by clicking the arrows at the side of the page, or by using the toolbar.
by clicking anywhere on the page.
by dragging the page around when zoomed in.
by clicking anywhere on the page when zoomed in.
web sites or send emails by clicking on hyperlinks.
Email this page to a friend
Search this issue
Index - jump to page or section
Archive - view past issues
TAS Country : July 2010
22 Tasmanian Country Friday, July 30, 2010 Direct Importing agents and Manufactures PH Rob Ikin 0408 131 692 • USA manufactured premium pivots & linears • Irtec Quality hardhose irrigators • Electric and Diesel Pump Sets • Pipes and fittings SAVE $$$ Buying direct from us without compromising on Quality & Service 122 Boomers Road Launceston, 7250 2041641-100716 Stock Report FEEDING TIME: Calves get stuck into the automated feeder at the Griffiths family farm at Legana. Science TAGGED: The job of feeding a calf like this is now a lot easier. Rearing calves is no longer a back-breaking job at the Griffiths family farm, thanks to their automated feeding system, reports Karolin MacGregor One of the best things about it is you end up with a nice even line of calves because they're all getting enough to drink.' THE Griffiths family farm at Legana is owned by John and the day-to-day running of the operation is handled by his son Josh and nephews Joseph and Jonathan Hammond. Joseph is officially the farm manager and is also in charge of the calf rearing side of things. He said they made the decision to install four automatic calf feeders three years ago. ''It's a pretty big capital cost at the start but they'll be here for a long time, so if you add up what you save just in labour costs, it's a lot,'' he said. The family runs a herd of about 400 cows on the property, which sits alongside the Tamar River and has about 324ha of pasture. The herd is autumn calving and the family supplies milk to Fonterra. Joseph said they reared about 100 calves yearly, which, without the auto- matic feeder system, had been a big job. Calves being reared are fitted with electronic NLIS tags which identifies them each time they go into the automatic feeders. Joseph said the feeders could be programmed to supply the required amounts of both milk and grain accord- ing to the calves' ages, sizes and nutritional requirements. Jonathan said a big advantage of the automatic system had been an im- provement in the calves' heath, with very few cases of scours apparent. Joseph said while the feeders could be used with powered milk, they piped fresh milk directly from the dairy into a nearby vat. When needed, the milk is warmed by the feeders and fed to to calves. Each calf feeds about three times a day and the feeders limit how much milk they can drink at a time to prevent gorging. ''I think the biggest thing with it is, because they get a consistent amount and it's always at the right tempera- ture, it just stops them getting over-full and getting scours like they can when you're feeding them by hand,'' Joseph said. The feeders also supply the calves with a small amount of grain daily. ''We start them on grain the first day they come in and we also give them a bit of hay to chew on,'' Joseph said. ''One of the best things about it is you end up with a nice even line of calves because they're all getting enough to drink.'' The family rears a number of re- placement heifers each year and this season is also rearing some of its later calves specifically for the dairy heifer export market, which is offering very good prices for heifers. Most of the herd are Friesians, but they also have about 25 per cent Jer- seys. Under the automated system, calves are fed a combination of milk and grain for about 60 days, with the amount of milk gradually reducing and the grain increasing so they are eventually wean- ed off the milk. Joseph said, after weaning off milk, calves were given access to a nearby paddock of good quality pasture, but still came back to the shed daily for another month or so to receive grain in the feeders. ''It's good because it means we can grain feed them, but we don't have to cart it all out to the paddock,'' he said. ''They're already used to going into the feeders, so they just come in automatically every day.'' Joseph said most calves only took about two days to train onto the automatic feeders and overall they seemed much more content.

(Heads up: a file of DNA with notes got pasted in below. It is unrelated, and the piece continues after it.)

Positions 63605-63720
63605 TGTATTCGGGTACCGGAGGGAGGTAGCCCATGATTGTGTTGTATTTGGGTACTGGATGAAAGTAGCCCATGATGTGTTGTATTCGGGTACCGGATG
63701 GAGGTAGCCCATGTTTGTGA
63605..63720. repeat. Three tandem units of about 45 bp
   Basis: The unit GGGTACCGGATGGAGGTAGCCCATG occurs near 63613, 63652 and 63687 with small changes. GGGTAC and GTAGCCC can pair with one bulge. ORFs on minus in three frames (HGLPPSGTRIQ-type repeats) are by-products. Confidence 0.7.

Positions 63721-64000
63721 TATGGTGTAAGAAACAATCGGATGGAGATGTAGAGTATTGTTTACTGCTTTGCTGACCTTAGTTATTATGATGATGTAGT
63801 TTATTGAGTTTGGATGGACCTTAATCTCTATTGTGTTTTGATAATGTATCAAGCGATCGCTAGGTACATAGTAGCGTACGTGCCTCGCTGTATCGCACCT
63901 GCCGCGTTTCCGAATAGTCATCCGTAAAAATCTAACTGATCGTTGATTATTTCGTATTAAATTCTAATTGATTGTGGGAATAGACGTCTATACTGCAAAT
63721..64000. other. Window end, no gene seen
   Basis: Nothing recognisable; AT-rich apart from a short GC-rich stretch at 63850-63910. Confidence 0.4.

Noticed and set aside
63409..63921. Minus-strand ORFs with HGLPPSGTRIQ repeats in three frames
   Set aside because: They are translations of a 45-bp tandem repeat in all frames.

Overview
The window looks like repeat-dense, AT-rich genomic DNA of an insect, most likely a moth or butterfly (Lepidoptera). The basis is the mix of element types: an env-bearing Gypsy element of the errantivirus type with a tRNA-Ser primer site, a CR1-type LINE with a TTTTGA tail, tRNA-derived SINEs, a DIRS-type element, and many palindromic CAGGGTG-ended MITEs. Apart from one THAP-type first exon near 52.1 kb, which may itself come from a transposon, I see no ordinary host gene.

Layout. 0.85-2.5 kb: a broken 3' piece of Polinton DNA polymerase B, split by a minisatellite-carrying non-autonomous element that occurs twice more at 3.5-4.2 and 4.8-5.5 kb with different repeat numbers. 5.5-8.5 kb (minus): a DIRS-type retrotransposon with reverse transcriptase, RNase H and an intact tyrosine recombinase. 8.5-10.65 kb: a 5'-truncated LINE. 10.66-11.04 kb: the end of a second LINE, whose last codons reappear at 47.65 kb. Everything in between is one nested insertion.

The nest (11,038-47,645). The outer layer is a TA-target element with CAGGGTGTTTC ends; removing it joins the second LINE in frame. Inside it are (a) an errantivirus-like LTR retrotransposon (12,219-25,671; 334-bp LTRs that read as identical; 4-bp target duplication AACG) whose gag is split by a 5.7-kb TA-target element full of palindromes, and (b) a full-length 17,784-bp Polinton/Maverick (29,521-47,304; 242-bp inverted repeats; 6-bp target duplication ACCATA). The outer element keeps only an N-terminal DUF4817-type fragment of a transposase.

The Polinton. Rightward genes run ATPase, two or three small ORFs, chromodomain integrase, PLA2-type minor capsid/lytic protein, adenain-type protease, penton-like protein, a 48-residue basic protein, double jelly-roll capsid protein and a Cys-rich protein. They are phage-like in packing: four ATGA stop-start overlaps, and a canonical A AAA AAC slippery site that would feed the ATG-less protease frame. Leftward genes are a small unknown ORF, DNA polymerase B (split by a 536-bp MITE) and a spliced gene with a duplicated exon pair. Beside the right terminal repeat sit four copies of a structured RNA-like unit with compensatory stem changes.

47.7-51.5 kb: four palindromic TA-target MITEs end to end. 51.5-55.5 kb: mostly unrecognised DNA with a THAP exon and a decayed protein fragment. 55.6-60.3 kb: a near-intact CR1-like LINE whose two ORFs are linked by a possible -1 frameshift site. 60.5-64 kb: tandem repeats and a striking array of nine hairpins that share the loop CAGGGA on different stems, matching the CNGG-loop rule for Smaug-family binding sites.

August 5th 2010